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Jul 9, 2019

Civil Society’s Role in Implementing UNCAC

In 2016, Belize signed on the United Nations Convention Against Corruption, UNCAC. Since then, government has been tasked with its implementation through the office of the Attorney General.  But the carrying out of this process is not limited to the public sector.  In fact, it includes civil society, as well as the business community.  On Monday, a seminar got underway at the University of the West Indies where various civil society organizations are learning about their role in enforcing transparency and accountability in stomping out corruption.  News Five’s Isani Cayetano attended today’s session.


Isani Cayetano, Reporting

The only legally binding multilateral treaty on anti-corruption is UNCAC, the United Nations Convention Against Corruption.  Belize only just became a signatory to the agreement a few years ago and is in the process of implementing various aspects of the accord.  Part of that process includes working with civil society organizations across the country.


Carolyn Trench-Sandiford, Facilitator, UNCAC Workshop

Carolyn Trench-Sandiford

“What this course is doing is strengthening the capacity of civil society to be a strong actor and an integral actor in the implementation of UNCAC.”


Isani Cayetano

“So you’re bringing together various participants.  What is the composition of the attendees?”


Carolyn Trench-Sandiford

“The attendees are from all over the country and they represent civil society.  As you know, as well, civil society is often considered as the media as the fourth arm of governance and if we are talking about anti-corruption then we need to have institutions that have the capacity to track and monitor accountability and transparency in the operations of government.  And so, the idea here is how do we build the capacity of civil society organizations to so do.”


Part of that is also understanding corruption and its effects on achieving developmental objectives.  Participating in the seminar is newly elected president Shawn Saldano of Citizens Organized for Liberty through Action, COLA.


Shawn Saldano

Shawn Saldano, President, COLA

“COLA has a new mandate and that is the full empowerment of our citizenry.  We’re moving away from all this protesting and picketing and we’re looking at this formal way of leveraging the conversation with mutual respect, dialogue and diplomacy in our way forward in the way of strengthening anti-corruption, especially within our country of Belize.  I think it is very important that we gather the relevant facts and information and research and we implement solutions that would be more proactive, that would be more efficient and that would be more effective in solving our societal challenges.”


There on behalf of the Association of Protected Areas Management Organizations, APAMO, is Aquila Flores.  The major takeaways include a push for transparency and accountability.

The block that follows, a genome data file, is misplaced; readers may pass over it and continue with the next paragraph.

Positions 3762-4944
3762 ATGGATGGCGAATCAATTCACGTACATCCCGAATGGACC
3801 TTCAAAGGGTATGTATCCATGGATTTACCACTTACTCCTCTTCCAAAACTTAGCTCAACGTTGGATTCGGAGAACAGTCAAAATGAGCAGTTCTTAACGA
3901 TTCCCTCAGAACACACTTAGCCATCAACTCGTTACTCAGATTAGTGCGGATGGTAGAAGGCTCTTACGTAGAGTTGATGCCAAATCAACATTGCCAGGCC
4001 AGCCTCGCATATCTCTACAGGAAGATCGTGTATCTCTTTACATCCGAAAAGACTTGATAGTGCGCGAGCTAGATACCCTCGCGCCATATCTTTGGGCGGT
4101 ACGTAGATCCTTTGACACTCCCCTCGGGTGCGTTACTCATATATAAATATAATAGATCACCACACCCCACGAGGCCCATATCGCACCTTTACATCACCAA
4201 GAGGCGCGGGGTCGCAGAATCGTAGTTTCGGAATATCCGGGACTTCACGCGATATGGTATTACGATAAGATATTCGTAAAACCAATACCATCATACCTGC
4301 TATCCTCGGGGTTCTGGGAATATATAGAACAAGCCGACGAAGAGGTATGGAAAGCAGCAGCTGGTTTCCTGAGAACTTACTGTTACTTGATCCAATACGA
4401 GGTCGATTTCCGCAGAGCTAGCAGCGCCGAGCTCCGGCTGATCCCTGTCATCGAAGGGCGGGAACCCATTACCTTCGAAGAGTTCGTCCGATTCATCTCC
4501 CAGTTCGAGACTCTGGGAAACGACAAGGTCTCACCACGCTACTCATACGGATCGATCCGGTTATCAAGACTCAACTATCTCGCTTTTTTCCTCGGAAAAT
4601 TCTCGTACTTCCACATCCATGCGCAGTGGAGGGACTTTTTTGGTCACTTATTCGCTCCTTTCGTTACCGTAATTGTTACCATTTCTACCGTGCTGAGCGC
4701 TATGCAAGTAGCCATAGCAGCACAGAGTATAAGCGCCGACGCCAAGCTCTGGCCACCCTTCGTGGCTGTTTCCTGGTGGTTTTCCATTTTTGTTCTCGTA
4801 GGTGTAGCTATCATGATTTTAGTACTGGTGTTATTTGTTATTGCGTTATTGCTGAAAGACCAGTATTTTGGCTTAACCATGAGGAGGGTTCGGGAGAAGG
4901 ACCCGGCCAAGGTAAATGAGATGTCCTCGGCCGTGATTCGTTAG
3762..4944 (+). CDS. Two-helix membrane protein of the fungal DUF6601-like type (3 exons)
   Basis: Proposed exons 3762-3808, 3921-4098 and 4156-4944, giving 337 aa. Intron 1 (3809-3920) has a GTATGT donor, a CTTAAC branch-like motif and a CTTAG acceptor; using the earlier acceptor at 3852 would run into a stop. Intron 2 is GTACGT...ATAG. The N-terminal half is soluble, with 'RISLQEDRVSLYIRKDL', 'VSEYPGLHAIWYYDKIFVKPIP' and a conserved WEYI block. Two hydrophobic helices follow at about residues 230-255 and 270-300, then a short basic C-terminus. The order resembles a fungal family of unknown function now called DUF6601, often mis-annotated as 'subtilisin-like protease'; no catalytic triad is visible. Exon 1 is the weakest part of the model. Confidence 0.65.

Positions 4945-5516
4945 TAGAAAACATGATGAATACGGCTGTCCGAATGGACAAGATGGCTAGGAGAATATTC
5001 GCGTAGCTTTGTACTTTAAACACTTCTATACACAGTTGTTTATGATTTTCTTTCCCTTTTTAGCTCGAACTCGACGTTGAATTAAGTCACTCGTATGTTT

Aquila Flores, Communications Officer, APAMO

Aquila Flores

“A couple key points learned here today is to advocate for transparency and accountability.  It is important to be transparent with our members, especially the workers who are in the field, for instance the rangers and whatnot, to be transparent and to hold each other accountable.”


Isani Cayetano

“In terms of your participation, is there any knowledge sharing between perhaps what you bring to the table from APAMO versus someone like Caleb [Orozco], for instance and what he brings from his organization?”


Aquila Flores

“Definitely.  It is important and really amazing to see the different perspectives with regards to corruption and advocating for change.  For instance, being in the field of environment is different than what someone in the music sector faces day to day.”

According to Carolyn Trench-Sandiford, the idea is to tie UNCAC with the sustainable development goals in order to continue moving forward as a developing country.


Carolyn Trench-Sandiford

“We are not just looking at civil society being an actor in the process, but for civil society to appreciate, for example, it is estimated that then percent of our GDP is lost to corruption each year.  So if you have a $3.9 or a $3.8 billion dollars in GDP, you’re talking almost three hundred and eighty billion dollars that is being lost.  So it’s not just about saving but then how do we channel that towards our developmental goals?  So here we are also linking the sustainable development goals to which we have also signed on to.  We are linking the sustainable growth and development strategy which is our national development goals what is it saying about where we want to go as a nation?  What are the issues and challenges that we are confronted with and then what is it that we need to do to address those challenges?”


Isani Cayetano reporting for News Five.

Viewers please note: This Internet newscast is a verbatim transcript of our evening television newscast. Where speakers use Kriol, we attempt to faithfully reproduce the quotes using a standard spelling system.

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